(HealthDay News) — Sepsis accounts for a large proportion of inpatient mortality, according to a study published online May 18 in the Journal of the American Medical Association. This research was published to coincide with the annual meeting of the American Thoracic Society, held from May 16–21 in San Diego.

Vincent Liu, MD, from the Kaiser Permanente Division of Research in Oakland, CA, and colleagues quantified the contribution of sepsis to inpatient mortality. Data were obtained for 482,828 hospitalized adults from the Kaiser Permanente Northern California (KPNC) cohort and for 6.5 million adult hospitalizations from the Healthcare Cost and Utilization Project Nationwide Inpatient Sample (NIS). Sepsis was classified as explicit (specific codes) or implicit (including patients with evidence of infection and acute organ failure).

The researchers found that 11.4 and 16.7% of hospitalizations in the KPNC cohort met the criteria for explicit and implicit sepsis, respectively, with most occurrences present on admission. In the NIS cohort, the corresponding proportions were 4.3 and 10.9%. Of the inpatient deaths, 36.9% were among patients with explicit sepsis and 55.9% were among patients with implicit sepsis, in the KPNC cohort. In the NIS cohort, the corresponding proportions were 34.7 and 52.0%.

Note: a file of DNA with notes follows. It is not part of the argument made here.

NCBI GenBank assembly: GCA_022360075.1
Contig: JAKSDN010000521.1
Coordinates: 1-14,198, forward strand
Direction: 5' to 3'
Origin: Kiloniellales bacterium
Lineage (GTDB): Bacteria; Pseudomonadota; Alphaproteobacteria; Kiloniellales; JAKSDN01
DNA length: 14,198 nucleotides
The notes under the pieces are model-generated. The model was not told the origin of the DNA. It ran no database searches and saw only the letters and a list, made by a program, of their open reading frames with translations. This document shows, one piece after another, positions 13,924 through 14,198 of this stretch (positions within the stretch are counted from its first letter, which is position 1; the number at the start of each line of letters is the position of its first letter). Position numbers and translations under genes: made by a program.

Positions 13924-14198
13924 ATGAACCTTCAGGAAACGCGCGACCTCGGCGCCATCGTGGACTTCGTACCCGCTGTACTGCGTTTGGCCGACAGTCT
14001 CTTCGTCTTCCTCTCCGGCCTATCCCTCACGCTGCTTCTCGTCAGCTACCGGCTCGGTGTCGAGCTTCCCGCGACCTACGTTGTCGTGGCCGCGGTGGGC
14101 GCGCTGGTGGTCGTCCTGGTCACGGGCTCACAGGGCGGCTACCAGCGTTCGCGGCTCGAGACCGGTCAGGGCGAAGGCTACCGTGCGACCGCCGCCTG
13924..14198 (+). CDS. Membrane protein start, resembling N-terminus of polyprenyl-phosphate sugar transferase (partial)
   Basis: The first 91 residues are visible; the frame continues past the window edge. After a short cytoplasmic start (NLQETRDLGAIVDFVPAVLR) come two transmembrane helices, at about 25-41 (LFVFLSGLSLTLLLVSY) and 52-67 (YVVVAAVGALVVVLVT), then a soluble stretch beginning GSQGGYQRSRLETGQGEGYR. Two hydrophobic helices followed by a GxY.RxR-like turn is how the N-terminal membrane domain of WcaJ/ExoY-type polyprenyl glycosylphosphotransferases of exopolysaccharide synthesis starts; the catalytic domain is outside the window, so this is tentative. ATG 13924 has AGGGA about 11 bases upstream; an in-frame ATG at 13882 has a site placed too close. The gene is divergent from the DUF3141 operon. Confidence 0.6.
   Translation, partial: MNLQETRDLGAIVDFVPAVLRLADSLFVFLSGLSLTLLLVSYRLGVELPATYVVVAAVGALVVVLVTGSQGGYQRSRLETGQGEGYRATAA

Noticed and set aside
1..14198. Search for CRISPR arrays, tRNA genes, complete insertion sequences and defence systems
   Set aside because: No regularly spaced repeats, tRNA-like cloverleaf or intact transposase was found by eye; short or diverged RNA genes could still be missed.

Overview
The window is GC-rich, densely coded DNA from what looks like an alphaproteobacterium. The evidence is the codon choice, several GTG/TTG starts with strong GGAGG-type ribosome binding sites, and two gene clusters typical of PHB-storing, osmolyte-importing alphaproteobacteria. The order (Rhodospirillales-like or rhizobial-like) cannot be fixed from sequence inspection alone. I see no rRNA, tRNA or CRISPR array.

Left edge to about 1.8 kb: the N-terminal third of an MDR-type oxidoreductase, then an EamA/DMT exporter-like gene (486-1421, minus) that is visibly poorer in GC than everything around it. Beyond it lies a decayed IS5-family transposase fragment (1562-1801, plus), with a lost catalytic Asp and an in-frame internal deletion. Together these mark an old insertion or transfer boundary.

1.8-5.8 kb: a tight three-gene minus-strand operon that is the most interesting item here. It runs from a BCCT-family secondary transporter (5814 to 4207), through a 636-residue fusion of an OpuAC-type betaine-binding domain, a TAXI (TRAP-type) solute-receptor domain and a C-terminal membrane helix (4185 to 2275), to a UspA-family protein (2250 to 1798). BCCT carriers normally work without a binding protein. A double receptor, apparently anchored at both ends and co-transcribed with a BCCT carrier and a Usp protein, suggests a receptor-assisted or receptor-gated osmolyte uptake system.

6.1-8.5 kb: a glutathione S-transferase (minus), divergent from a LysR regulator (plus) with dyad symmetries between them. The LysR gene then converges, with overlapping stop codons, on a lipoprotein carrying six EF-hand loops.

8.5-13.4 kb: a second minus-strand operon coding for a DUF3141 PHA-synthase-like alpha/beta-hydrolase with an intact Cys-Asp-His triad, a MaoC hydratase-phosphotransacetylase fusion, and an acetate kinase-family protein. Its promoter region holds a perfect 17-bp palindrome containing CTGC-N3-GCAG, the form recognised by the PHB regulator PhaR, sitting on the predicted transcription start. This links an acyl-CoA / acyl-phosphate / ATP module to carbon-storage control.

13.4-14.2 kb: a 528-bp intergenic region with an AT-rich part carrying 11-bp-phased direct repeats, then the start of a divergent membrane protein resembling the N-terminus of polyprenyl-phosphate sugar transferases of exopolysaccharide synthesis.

“Given the prominent role it plays in hospital mortality, improved treatment of sepsis (potentially a final hospital pathway for multiple other underlying conditions) could offer meaningful improvements in population mortality,” the authors write.

One author disclosed financial ties to the pharmaceutical industry.

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